Next step in surveillance AI: Finding out who your friends are
A gray-haired man walks through an office lobby holding a coffee cup, staring ahead as he passes the entryway.
He appears unaware that he's being tracked by a network of cameras that can detect not only where he has been but also who has been with him.
Surveillance technology has long been able to identify you. Now, with help from artificial intelligence, it's trying to figure out who your friends are.
With a few clicks, this "co-appearance" or "correlation analysis" software can find anyone who has appeared on surveillance frames within a few minutes of the gray-haired male over the last month, strip out those who may have been near him a time or two, and zero in on a man who has appeared 14 times. The software can instantaneously mark potential interactions between the two men, now deemed likely associates, on a searchable calendar.
Vintra, the San Jose-based company that showed off the technology in an industry video presentation last year, sells the co-appearance feature as part of an array of video analysis tools. The firm boasts on its website about relationships with the San Francisco 49ers and a Florida police department. The Internal Revenue Service and additional police departments across the country have paid for Vintra's services, according to a government contracting database.
Although co-appearance technology is already used by authoritarian regimes such as China's, Vintra seems to be the first company marketing it in the West, industry specialists say.
But the firm is one of many testing new AI and surveillance applications with little public scrutiny and few formal safeguards against invasions of privacy. In January, for example, New York state officials criticized the firm that owns Madison Square Garden for using facial recognition technology to ban employees of law firms that have sued the company from attending events at the arena.
Industry experts and watchdogs say that if the co-appearance tool is not in use now—and one analyst expressed certainty that it is—it will probably become more reliable and more widely available as artificial intelligence capabilities advance.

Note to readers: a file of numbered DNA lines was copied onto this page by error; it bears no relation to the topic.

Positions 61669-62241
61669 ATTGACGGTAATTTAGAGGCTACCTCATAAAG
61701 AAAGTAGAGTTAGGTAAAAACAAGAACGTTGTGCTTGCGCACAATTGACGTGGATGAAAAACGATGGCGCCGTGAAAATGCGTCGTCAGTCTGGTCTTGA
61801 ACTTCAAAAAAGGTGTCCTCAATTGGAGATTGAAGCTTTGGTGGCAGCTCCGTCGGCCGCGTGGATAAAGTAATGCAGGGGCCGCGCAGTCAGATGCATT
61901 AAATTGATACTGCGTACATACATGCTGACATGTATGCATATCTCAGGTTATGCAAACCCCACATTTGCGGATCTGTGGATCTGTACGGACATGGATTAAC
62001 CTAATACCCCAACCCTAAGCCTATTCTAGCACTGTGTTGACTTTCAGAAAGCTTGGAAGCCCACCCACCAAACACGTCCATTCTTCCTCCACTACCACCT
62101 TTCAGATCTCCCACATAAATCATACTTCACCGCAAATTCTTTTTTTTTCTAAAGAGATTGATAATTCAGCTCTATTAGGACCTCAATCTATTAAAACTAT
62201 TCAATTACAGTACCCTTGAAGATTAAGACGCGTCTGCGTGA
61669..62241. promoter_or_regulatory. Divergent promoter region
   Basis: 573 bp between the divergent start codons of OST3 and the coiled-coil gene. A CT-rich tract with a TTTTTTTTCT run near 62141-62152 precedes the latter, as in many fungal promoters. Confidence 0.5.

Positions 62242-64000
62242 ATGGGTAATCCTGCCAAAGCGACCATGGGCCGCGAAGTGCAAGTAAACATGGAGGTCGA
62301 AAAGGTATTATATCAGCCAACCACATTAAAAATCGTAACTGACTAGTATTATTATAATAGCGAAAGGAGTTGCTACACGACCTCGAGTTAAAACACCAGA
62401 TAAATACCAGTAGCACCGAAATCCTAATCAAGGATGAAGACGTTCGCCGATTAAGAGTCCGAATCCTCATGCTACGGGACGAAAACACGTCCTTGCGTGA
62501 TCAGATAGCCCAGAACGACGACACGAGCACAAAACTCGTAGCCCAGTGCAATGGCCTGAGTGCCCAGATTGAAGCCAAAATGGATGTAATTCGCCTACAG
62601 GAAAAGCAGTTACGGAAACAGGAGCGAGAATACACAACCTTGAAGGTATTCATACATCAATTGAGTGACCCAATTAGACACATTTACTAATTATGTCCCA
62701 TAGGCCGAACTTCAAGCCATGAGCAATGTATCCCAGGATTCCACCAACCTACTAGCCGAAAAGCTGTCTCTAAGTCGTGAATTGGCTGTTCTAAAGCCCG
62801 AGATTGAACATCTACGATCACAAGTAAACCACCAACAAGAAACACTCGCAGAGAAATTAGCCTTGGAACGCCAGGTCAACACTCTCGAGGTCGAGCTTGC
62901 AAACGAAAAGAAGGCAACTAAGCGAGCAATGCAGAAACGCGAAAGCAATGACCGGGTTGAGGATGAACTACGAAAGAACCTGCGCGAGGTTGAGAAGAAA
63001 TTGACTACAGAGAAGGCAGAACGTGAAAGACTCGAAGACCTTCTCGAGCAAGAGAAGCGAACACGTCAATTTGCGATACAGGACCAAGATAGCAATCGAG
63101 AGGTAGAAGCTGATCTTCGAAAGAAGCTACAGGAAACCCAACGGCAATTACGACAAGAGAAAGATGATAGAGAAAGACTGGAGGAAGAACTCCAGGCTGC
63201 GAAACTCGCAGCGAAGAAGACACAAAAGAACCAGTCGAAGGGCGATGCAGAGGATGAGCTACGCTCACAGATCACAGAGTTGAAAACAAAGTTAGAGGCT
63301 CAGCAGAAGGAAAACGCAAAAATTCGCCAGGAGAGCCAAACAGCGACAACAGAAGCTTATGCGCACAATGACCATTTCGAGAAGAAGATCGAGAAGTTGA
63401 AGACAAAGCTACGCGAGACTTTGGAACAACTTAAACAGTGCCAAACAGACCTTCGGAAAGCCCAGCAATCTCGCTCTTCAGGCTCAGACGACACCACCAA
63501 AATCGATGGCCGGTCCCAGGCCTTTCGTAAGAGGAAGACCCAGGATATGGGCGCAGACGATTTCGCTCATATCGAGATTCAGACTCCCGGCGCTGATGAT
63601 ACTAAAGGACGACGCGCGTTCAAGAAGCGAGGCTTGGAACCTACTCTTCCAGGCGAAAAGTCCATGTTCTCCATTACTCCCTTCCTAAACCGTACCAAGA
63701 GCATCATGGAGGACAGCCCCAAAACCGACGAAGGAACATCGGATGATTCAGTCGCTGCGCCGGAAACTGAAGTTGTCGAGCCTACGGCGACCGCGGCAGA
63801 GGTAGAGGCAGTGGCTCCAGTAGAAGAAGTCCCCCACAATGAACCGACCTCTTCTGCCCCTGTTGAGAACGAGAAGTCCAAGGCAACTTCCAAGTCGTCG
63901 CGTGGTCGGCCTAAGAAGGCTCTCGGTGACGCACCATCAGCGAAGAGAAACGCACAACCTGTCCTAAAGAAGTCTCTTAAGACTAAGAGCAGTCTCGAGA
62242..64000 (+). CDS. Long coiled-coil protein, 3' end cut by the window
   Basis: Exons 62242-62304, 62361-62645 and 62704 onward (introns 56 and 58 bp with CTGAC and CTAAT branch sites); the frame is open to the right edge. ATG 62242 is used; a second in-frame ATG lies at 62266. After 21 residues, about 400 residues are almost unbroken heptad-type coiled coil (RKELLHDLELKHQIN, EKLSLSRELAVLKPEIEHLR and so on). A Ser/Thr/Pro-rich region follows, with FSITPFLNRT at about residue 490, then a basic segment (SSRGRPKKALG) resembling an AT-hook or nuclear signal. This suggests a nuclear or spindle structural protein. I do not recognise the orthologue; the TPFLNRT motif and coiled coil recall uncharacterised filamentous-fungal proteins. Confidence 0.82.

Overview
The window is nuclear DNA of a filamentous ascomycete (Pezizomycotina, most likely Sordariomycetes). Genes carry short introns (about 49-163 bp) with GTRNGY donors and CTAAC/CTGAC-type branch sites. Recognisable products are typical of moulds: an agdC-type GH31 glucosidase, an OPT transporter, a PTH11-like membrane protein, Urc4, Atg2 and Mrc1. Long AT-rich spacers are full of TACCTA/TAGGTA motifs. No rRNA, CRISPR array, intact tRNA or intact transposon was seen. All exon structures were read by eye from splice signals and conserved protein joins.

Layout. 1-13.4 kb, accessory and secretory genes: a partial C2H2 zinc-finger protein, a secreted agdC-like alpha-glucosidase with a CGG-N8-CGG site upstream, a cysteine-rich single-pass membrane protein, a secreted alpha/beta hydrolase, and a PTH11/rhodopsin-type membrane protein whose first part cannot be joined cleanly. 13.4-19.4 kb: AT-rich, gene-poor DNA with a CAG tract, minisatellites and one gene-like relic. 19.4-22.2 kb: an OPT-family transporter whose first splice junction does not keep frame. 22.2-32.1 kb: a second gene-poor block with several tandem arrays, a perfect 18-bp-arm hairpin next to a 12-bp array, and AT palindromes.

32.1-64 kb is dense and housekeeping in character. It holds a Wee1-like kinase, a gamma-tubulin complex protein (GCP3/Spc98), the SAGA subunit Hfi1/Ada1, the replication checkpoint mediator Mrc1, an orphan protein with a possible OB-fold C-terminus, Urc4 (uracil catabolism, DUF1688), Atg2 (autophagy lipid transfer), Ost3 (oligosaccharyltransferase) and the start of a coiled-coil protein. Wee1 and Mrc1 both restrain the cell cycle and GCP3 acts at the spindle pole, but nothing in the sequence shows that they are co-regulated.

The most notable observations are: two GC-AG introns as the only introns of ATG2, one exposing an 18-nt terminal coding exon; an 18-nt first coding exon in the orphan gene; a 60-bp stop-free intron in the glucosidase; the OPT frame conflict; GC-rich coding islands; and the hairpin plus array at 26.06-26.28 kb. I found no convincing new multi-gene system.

None of the entities that do business with Vintra that were contacted by The Times acknowledged using the co-appearance feature in Vintra's software package. But some did not explicitly rule it out.
China's government, which has been the most aggressive in using surveillance and AI to control its population, uses co-appearance searches to spot protesters and dissidents by merging video with a vast network of databases, something Vintra and its clients would not be able to do, said Conor Healy, director of government research for IPVM, the surveillance research group that hosted Vintra's presentation last year. Vintra's technology could be used to create "a more basic version" of the Chinese government's capabilities, he said.
Some state and local governments in the U.S. restrict the use of facial recognition, especially in policing, but no federal law applies. No laws expressly prohibit police from using co-appearance searches such as Vintra's, "but it's an open question" whether doing so would violate constitutionally protected rights of free assembly and protections against unauthorized searches, according to Clare Garvie, a specialist in surveillance technology with the National Assn. of Criminal Defense Lawyers.
Few states have any restrictions on how private entities use facial recognition.
The Los Angeles Police Department ended a predictive policing program, known as PredPol, in 2020 amid criticism that it was not stopping crime and led to heavier policing of Black and Latino neighborhoods. The program used AI to analyze vast troves of data, including suspected gang affiliations, in an effort to predict in real time where property crimes might happen.
In the absence of national laws, many police departments and private companies have to weigh the balance of security and privacy on their own.
"This is the Orwellian future come to life," said Sen. Edward J. Markey, a Massachusetts Democrat. "A deeply alarming surveillance state where you're tracked, marked and categorized for use by public- and private-sector entities—that you have no knowledge of."
Markey plans to reintroduce a bill in the coming weeks that would halt the use of facial recognition and biometric technologies by federal law enforcement and require local and state governments to ban them as a condition of winning federal grants.
For now, some departments say they don't have to make a choice because of reliability concerns. But as technology advances, they will.
Vintra executives did not return multiple calls and emails from The Times.
But the company's chief executive, Brent Boekestein, was expansive about potential uses of the technology during the video presentation with IPVM.
"You can go up here and create a target, based off of this guy, and then see who this guy's hanging out with," Boekestein said. "You can really start building out a network."